Yazdi, Gholamreza
    Linköping University, Department of Physics, Chemistry and Biology, Semiconductor Materials. Linköping University, Faculty of Science & Engineering.
    Schmidt, Susann
    Linköping University, Department of Physics, Chemistry and Biology, Thin Film Physics. Linköping University, Faculty of Science & Engineering.
    Boshta, M.
    National Research Centre, Egypt.
    Khranovskyy, Volodymyr
    Linköping University, Department of Physics, Chemistry and Biology, Semiconductor Materials. Linköping University, Faculty of Science & Engineering.
    Eriksson, Fredrik
    Linköping University, Department of Physics, Chemistry and Biology, Thin Film Physics. Linköping University, Faculty of Science & Engineering.
    Farag, B. S.
    National Research Centre, Egypt.
    Osman, M. B. S.
    Ain Shams University, Egypt.
    Yakimova, Rositsa
    Linköping University, Department of Physics, Chemistry and Biology, Semiconductor Materials. Linköping University, Faculty of Science & Engineering.
    Effect of precursor solutions on the structural and optical properties of sprayed NiO thin films2017In: Materials Science in Semiconductor Processing, ISSN 1369-8001, E-ISSN 1873-4081, Vol. 64, 32-38 p.Article in journal (Refereed)
    Abstract [en]

    Nickel oxide thin films were deposited by a simple and low-cost spray pyrolysis technique using three different precursors: nickel nitrate, nickel chloride, and nickel acetate on corning glass substrates. X-ray diffraction show that the NiO films are polycrystalline and have a cubic crystal structure, although predominantly with a preferred 111-orientation in the growth direction and a random in-plane orientation. The deconvolution of the Ni 2p and O 1s core level X-ray photoelectron-spectra of nickel oxides produced by using different precursors indicates a shift of the binding energies. The sprayed NiO deposited from nickel nitrate has an optical transmittance in the range of 60-65% in the visible region. The optical band gap energies of the sprayed NiO films deposited from nickel nitrate, nickel chloride and nickel acetate are 3.5, 3.2 and 3.43 eV respectively. Also, the extinction coefficient and refractive index of NiO films have been calculated from transmittance and reflectance measurements. The average value of refractive index for sprayed films by nickel nitrate, nickel chloride and nickel acetate are 2.1, 1.6 and 1.85 respectively. It is revealed that the band gap and refractive index of NiO films by using nickel nitrate corresponds to the commonly reported values. We attribute the observed behavior in the optical band gap and optical constants as due to the change of the Ni/O ratio.

    The full text will be freely available from 2019-03-16 17:22
  • 30.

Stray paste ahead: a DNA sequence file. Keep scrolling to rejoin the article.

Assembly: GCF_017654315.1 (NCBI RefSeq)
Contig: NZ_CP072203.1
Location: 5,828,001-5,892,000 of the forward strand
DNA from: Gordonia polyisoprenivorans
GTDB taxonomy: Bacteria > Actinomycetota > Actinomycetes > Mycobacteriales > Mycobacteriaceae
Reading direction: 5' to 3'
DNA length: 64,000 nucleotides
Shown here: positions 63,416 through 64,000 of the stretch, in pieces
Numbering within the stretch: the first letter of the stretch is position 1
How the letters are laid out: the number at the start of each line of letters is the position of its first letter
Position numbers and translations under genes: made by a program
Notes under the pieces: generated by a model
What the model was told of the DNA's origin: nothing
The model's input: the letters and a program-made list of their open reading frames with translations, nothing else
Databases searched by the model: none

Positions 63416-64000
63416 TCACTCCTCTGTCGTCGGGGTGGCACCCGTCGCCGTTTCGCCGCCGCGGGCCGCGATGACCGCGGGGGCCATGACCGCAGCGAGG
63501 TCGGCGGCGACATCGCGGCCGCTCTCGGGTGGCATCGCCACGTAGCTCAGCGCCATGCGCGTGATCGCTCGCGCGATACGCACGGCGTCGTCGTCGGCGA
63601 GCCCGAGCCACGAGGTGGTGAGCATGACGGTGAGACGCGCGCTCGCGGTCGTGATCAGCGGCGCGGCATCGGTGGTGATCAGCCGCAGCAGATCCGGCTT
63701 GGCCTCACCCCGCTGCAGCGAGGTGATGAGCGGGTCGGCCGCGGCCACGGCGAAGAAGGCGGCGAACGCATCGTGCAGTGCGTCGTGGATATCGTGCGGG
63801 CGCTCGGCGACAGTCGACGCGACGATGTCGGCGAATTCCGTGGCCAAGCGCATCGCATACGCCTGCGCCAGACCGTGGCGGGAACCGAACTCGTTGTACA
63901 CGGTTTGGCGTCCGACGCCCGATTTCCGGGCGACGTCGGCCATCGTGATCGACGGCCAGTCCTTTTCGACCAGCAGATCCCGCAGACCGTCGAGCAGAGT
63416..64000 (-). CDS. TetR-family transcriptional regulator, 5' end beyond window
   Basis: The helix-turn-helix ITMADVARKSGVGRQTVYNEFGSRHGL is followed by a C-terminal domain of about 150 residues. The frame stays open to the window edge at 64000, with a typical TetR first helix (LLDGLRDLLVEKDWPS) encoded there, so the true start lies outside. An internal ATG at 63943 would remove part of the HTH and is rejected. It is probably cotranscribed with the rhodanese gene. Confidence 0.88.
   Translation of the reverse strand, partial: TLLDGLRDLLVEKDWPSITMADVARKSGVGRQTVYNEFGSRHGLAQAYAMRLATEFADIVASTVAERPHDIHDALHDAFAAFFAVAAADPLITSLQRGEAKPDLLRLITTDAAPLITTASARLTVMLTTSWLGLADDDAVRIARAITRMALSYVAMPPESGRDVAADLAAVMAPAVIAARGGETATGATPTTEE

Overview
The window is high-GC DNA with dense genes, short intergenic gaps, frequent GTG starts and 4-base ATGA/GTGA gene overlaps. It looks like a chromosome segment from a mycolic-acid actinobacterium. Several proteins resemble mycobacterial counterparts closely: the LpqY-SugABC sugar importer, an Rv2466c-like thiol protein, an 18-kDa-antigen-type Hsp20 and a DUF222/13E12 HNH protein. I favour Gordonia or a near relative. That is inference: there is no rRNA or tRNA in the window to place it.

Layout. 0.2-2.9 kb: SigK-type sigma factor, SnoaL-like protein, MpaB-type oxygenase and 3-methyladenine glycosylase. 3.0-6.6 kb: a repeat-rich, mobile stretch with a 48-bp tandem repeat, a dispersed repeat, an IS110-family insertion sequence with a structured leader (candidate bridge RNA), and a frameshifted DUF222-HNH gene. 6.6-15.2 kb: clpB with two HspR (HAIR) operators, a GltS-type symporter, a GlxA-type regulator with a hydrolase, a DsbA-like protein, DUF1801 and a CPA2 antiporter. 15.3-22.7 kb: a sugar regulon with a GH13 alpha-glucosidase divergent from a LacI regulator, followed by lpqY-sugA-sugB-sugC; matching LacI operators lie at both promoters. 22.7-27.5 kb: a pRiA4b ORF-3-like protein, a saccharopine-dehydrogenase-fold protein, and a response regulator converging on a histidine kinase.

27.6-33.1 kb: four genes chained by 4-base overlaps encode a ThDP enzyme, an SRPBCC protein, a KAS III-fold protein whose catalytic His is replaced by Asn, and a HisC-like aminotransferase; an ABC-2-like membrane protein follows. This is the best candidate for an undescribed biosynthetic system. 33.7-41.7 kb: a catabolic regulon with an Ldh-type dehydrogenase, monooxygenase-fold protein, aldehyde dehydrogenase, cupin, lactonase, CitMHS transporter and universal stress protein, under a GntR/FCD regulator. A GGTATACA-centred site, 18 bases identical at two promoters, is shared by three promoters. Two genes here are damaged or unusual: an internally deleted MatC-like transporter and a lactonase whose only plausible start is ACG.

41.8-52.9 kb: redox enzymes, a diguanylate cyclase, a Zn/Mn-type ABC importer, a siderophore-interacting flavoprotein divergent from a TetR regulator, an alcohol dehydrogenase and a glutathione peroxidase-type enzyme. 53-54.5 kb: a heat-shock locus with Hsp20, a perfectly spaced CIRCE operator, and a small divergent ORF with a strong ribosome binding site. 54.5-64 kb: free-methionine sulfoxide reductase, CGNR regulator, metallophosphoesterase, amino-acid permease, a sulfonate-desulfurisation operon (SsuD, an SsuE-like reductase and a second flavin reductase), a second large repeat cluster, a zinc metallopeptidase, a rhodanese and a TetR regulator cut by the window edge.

Ahmadi, Sareh
    KTH, School of Information and Communication Technology (ICT), Materials- and Nano Physics, Material Physics, MF.
    Structure-dependent charge transfer at the interafce between organic thin films, and metals and metal oxides2013Doctoral thesis, comprehensive summary (Other academic)
    Abstract [en]

    The purpose of the research work, presented in this thesis is to offer a detailed atomic level study of interfaces created by adsorption of organic molecules on metals and metal oxides to point out significant impact of substrate, dye structure as well as different mediators on the charge transfer at these interfaces, which is proven to influence the device performance to a great extent.

    Adsorption of organic photosensitive molecules on metals and metal-oxides is the main focus of this thesis. Phthalocyanines which are organic semiconductors offer a broad range of properties, such as thermal and chemical stability, high charge mobility and strong absorption coefficient in the visible and near-IR regions, which make them very attractive to be applied in various systems and devices. Fuel cells, organic field-effect transistors (OFETs), organic light emitting diodes (OLEDs) and solar cells are examples of phthalocyanine’s applications. The main focus of this work is to characterize the interfaces of Dye Sensitized Solar Cells (DSSCs).

    DSSC was invented by Michael Grätzel and Brian O’Regan in 1988. At the heart of this cell there is an oxide which is coated by a photosensitive dye. Under illumination, an electron is excited from HOMO to LUMO of the molecule, which can be further transferred to the conduction band of the oxide by a proper energy level alignment. The original state of the dye is regenerated by electron donation via the electrolyte, which usually is an organic solvent containing a redox couple e.g., iodide/triiodide. The iodide is regenerated by reduction of triiodide at the counter electrode. To improve the functionality of the cell, different additives can be added to the electrolyte.

    To mimic the interfaces of this cell, molecular layers of MPc (M: Fe, Zn, Mg) are adsorbed on both metallic surfaces, Au(111) and Pt(111), and rutile TiO2(110). Layers of iodine were inserted between metallic substrates and dyes to investigate the electronic properties and charge transfer at these multi-interface systems. 4-tert-butyl pyridine is a significant additive to the electrolyte and has proven to enhance the cell’s performance. This molecule was also adsorbed on Pt(111) and TiO2(110). Phthalocyanines were deposited by organic molecular beam deposition and 4TBP was evaporated at room temperature. Surface structures and reconstructions were confirmed by LEED measurements. Surface sensitive synchrotron radiation based spectroscopy methods, XPS and NEXAFS were applied to characterize these surfaces and interfaces. STM images directly give a topographical and electronic map over the surface. All measurements were carried out in UHV condition.